Source: Theologico-Political Treatise - Chapter IV - of the Divine Law

Spinoza's Chapter 4. – there is no greater gift than intellect and reason. It leads to the intellectual love of (Deus sive Natura) (Page 3)

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As the love and knowledge of (Deus sive Nature) is man's highest happiness it follows that he who has it holds it does not do so from fear of punishment nor as one holds the love of things that give pleasure but because he is convinced of its supreme worth. It then is obvious that this love and knowledge should be the goal of all our actions.

To the common person this seems nonsense because what he holds to be the highest good are things that immediately satisfy his flesh. Those things are his chief delights. Whereas the intellectual love of (Deus sive Natura) consists solely in thought and pure reason. Spinoza says, "People who know that they possess no greater gift than intellect and sound reason, will doubtless accept what I have said without question.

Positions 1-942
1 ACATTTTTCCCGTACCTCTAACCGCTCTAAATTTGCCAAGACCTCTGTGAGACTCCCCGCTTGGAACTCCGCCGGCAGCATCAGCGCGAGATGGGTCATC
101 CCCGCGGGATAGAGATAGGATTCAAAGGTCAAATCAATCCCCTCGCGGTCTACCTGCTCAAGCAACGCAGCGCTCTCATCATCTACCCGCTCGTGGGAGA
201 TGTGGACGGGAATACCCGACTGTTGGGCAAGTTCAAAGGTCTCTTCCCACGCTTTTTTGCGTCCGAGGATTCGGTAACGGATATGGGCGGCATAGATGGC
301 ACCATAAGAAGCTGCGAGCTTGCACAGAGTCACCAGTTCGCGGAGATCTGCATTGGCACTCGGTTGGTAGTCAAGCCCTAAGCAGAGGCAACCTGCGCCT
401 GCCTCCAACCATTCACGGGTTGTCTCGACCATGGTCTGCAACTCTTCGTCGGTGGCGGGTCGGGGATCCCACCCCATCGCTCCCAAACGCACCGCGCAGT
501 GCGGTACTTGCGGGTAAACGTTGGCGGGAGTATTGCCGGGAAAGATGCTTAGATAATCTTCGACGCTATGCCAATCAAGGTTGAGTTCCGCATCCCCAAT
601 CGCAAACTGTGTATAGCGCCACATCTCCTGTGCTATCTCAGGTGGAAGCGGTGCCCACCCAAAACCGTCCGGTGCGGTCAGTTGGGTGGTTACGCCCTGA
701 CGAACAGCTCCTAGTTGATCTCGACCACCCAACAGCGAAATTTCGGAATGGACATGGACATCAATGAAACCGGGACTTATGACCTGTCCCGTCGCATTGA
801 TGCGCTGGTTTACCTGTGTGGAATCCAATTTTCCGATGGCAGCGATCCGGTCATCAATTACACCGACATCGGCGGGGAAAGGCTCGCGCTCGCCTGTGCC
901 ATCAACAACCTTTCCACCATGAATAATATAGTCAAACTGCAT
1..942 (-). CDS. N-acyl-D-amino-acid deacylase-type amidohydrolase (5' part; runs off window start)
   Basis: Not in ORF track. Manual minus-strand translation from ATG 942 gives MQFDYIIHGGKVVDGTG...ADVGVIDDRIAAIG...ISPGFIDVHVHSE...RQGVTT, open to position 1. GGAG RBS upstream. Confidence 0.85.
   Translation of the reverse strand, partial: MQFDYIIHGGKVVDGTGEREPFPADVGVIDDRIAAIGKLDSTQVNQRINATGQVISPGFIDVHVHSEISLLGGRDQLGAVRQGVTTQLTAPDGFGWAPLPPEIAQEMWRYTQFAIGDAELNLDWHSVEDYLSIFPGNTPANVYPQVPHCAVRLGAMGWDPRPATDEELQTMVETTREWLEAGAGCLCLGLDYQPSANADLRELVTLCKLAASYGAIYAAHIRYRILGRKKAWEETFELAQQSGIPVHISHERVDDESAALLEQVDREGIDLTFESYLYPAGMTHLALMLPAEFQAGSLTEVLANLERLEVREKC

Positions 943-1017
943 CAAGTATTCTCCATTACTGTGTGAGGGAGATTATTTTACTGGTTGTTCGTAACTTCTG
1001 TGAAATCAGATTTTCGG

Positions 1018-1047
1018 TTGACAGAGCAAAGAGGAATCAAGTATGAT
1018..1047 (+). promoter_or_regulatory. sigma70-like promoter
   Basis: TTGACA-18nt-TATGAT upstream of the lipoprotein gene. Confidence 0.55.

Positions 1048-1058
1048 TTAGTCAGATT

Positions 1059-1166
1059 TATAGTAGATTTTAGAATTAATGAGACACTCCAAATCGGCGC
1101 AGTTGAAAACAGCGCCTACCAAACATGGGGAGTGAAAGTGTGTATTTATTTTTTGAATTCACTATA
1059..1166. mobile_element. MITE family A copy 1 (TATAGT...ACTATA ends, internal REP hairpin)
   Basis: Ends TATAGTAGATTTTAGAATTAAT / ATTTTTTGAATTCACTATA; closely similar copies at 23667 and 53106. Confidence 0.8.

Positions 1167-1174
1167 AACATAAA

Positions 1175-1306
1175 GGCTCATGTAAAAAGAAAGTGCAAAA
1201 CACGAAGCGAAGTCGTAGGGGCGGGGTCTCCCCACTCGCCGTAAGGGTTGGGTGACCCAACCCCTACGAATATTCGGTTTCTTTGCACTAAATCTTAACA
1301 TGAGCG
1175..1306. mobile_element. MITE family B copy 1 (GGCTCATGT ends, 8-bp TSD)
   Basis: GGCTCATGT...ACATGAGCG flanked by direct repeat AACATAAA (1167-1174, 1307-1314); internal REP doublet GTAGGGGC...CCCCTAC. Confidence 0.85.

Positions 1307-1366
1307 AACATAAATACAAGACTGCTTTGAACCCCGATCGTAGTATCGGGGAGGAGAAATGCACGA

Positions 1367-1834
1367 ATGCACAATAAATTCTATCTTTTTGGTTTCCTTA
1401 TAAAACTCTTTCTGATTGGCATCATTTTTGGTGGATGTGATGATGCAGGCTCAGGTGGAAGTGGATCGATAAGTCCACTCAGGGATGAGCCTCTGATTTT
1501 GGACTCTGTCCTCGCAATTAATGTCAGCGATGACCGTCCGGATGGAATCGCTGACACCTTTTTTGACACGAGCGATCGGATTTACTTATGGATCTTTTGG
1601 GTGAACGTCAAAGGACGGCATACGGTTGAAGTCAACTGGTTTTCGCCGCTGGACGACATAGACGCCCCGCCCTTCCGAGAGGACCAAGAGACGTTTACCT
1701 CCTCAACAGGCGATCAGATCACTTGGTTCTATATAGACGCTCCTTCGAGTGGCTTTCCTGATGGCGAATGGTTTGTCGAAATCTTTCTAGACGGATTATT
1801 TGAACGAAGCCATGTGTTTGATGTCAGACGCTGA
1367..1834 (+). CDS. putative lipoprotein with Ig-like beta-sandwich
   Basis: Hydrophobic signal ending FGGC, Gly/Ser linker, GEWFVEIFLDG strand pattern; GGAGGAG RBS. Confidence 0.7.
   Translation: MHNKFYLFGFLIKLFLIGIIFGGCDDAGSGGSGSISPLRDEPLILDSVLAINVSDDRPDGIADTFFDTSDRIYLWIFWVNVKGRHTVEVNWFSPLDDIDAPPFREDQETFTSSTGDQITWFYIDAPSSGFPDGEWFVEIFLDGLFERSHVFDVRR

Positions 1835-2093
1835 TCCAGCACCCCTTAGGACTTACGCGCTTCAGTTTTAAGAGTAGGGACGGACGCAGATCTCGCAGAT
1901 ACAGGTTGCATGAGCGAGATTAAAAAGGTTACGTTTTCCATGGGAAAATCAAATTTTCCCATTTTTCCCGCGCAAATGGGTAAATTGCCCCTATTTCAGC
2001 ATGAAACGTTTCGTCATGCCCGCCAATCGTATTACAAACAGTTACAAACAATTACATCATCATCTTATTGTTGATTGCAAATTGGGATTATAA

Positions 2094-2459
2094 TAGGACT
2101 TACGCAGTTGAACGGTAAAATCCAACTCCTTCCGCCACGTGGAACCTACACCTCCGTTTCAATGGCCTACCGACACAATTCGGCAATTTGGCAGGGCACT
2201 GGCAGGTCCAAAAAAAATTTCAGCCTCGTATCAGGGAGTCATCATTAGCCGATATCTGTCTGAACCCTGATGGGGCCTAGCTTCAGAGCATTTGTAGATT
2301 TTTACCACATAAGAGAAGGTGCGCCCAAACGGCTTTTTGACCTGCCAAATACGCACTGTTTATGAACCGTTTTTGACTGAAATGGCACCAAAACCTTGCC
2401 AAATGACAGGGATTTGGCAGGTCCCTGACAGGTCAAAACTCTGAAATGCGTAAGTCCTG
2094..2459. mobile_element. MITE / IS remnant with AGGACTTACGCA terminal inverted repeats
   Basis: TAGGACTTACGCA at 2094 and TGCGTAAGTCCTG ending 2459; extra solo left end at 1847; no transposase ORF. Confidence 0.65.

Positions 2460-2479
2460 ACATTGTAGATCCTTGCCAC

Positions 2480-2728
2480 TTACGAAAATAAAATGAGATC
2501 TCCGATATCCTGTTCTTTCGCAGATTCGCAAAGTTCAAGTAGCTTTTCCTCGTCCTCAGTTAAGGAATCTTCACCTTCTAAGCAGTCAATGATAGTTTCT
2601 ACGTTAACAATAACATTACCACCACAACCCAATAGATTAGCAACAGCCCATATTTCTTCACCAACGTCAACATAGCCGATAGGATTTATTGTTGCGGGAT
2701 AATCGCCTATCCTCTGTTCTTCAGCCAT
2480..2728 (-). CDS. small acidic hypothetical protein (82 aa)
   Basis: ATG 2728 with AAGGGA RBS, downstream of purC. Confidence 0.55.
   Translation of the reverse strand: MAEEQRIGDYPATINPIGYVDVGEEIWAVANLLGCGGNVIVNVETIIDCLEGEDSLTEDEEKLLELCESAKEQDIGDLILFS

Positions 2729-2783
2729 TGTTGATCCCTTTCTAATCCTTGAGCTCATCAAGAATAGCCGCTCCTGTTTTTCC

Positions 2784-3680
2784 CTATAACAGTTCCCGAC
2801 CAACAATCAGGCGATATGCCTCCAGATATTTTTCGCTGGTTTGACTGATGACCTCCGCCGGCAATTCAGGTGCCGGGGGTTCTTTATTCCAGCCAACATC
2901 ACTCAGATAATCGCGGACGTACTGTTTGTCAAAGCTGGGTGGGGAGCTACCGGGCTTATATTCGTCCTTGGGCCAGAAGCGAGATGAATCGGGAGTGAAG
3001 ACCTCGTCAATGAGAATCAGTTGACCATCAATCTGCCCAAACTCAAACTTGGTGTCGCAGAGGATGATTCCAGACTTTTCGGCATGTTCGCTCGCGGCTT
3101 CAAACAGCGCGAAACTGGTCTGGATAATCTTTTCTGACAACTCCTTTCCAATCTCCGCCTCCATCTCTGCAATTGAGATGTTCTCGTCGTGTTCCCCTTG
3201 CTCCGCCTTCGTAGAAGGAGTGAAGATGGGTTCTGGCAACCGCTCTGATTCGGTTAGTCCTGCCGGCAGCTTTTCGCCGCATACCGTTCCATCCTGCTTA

Intellect and reason are the hallmarks that distinguish human beings from all other animals. Can any statement other than the above better describe the rationalist point of view?